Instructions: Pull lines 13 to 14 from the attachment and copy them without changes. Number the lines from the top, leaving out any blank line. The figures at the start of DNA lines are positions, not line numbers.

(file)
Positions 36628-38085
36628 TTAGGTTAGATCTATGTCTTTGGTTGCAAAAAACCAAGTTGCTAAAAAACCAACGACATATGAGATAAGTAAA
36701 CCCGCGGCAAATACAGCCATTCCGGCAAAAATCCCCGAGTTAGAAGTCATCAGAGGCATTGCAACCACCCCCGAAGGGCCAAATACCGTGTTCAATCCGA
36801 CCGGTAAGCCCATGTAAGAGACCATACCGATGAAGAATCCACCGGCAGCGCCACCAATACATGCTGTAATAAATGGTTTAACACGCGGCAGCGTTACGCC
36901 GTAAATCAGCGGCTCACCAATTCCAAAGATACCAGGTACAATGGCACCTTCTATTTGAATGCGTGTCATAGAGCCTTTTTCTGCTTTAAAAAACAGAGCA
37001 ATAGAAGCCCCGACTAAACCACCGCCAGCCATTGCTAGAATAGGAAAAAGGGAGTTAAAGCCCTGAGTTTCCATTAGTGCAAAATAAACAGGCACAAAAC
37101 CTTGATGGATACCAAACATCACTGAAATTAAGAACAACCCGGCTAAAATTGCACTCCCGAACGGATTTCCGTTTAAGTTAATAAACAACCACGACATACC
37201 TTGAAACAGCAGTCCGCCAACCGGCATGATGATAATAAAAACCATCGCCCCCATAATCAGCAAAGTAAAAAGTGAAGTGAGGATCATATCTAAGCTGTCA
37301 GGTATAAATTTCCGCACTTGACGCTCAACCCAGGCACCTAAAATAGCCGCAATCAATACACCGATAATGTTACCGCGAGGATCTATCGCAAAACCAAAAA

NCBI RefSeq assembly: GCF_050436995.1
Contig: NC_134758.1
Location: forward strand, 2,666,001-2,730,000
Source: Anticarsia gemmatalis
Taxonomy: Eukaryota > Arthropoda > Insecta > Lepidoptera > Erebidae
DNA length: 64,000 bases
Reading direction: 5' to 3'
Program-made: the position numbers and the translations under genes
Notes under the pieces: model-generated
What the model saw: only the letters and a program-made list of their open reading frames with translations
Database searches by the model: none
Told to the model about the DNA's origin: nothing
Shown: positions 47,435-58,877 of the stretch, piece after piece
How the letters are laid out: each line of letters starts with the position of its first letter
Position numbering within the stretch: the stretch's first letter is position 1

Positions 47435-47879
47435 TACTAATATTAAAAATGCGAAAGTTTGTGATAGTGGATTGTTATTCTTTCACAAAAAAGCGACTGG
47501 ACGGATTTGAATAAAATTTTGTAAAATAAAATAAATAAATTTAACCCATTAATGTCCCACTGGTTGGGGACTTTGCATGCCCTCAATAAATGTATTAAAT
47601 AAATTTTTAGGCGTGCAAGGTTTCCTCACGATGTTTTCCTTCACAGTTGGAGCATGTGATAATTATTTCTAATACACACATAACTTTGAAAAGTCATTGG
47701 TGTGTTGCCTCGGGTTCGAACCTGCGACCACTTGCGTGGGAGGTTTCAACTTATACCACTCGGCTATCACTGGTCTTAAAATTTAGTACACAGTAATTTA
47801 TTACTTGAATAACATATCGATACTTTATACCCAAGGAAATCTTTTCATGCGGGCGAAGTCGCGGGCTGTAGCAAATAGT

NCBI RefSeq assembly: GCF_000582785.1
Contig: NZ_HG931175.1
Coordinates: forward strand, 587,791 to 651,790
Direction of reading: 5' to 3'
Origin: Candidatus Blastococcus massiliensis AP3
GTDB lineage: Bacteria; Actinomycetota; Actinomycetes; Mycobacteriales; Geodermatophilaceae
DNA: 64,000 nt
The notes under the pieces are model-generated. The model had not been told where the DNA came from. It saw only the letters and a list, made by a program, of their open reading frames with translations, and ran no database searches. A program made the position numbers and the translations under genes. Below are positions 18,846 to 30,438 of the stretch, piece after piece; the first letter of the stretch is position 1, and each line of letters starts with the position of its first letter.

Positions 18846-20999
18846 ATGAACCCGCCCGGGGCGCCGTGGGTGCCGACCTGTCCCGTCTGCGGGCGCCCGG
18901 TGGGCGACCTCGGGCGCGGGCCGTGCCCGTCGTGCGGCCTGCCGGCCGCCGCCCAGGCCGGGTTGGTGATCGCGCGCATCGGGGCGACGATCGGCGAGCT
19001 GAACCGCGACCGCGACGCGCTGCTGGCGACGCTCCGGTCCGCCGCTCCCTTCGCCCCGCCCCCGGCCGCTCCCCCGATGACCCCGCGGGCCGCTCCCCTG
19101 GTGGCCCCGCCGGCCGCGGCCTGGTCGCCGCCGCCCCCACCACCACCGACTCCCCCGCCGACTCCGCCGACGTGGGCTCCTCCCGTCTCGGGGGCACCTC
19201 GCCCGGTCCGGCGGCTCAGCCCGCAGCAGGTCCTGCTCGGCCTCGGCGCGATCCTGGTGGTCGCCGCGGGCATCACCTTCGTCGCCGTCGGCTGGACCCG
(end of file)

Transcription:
Source: Anticarsia gemmatalis
Taxonomy: Eukaryota > Arthropoda > Insecta > Lepidoptera > Erebidae